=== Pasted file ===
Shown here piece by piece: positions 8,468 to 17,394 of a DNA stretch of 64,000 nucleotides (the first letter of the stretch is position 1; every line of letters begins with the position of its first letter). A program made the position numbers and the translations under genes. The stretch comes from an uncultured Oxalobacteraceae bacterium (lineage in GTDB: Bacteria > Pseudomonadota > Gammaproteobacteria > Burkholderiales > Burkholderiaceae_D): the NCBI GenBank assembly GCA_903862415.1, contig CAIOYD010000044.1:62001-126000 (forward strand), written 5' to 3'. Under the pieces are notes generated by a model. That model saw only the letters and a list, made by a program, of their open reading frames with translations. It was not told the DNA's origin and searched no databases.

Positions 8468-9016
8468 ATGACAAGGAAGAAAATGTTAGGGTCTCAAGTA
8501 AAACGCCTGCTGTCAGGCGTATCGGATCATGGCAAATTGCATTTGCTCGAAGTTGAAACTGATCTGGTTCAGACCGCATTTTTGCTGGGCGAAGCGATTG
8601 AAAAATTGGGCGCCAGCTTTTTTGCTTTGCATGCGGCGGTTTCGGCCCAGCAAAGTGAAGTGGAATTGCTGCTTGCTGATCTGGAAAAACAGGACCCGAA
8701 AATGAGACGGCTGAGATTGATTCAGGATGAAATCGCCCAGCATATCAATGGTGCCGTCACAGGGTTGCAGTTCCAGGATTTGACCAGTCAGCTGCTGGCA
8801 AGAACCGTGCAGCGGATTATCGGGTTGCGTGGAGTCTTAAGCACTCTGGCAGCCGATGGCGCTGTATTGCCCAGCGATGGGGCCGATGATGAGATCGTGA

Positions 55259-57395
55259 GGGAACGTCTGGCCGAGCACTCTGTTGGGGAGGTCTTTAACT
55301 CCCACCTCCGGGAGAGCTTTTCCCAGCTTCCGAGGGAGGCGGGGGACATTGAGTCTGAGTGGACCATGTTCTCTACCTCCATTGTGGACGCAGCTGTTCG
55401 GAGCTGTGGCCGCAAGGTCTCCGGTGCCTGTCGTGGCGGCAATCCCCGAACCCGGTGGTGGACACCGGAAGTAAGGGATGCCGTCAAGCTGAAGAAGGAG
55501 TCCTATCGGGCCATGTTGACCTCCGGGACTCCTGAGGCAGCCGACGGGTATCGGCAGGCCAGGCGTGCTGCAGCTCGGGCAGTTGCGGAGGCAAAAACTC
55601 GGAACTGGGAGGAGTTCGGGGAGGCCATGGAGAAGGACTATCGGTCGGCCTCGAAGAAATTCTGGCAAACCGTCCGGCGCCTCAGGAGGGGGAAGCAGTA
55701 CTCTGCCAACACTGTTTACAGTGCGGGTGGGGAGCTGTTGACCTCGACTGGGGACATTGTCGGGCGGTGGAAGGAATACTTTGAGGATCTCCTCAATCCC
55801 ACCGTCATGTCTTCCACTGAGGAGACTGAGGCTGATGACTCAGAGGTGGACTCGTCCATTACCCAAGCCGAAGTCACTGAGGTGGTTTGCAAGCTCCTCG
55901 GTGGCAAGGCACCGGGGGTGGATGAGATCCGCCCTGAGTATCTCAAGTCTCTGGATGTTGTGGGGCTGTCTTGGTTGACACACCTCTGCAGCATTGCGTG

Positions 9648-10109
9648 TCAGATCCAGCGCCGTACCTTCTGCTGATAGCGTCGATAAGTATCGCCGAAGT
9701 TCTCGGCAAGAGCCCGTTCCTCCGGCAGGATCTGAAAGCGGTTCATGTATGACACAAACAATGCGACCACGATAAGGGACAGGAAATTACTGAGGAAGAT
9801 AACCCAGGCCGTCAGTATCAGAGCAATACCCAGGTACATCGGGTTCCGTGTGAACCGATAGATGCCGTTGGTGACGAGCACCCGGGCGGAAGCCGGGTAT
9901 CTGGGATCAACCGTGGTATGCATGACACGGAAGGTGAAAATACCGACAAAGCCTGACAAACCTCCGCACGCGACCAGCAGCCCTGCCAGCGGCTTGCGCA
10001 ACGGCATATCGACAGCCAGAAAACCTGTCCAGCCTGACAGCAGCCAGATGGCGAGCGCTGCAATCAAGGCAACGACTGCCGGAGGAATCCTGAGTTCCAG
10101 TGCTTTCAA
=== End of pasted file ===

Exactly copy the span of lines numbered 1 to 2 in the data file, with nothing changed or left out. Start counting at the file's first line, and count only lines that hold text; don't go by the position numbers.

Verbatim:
Shown here piece by piece: positions 8,468 to 17,394 of a DNA stretch of 64,000 nucleotides (the first letter of the stretch is position 1; every line of letters begins with the position of its first letter). A program made the position numbers and the translations under genes. The stretch comes from an uncultured Oxalobacteraceae bacterium (lineage in GTDB: Bacteria > Pseudomonadota > Gammaproteobacteria > Burkholderiales > Burkholderiaceae_D): the NCBI GenBank assembly GCA_903862415.1, contig CAIOYD010000044.1:62001-126000 (forward strand), written 5' to 3'. Under the pieces are notes generated by a model. That model saw only the letters and a list, made by a program, of their open reading frames with translations. It was not told the DNA's origin and searched no databases.

Positions 8468-9016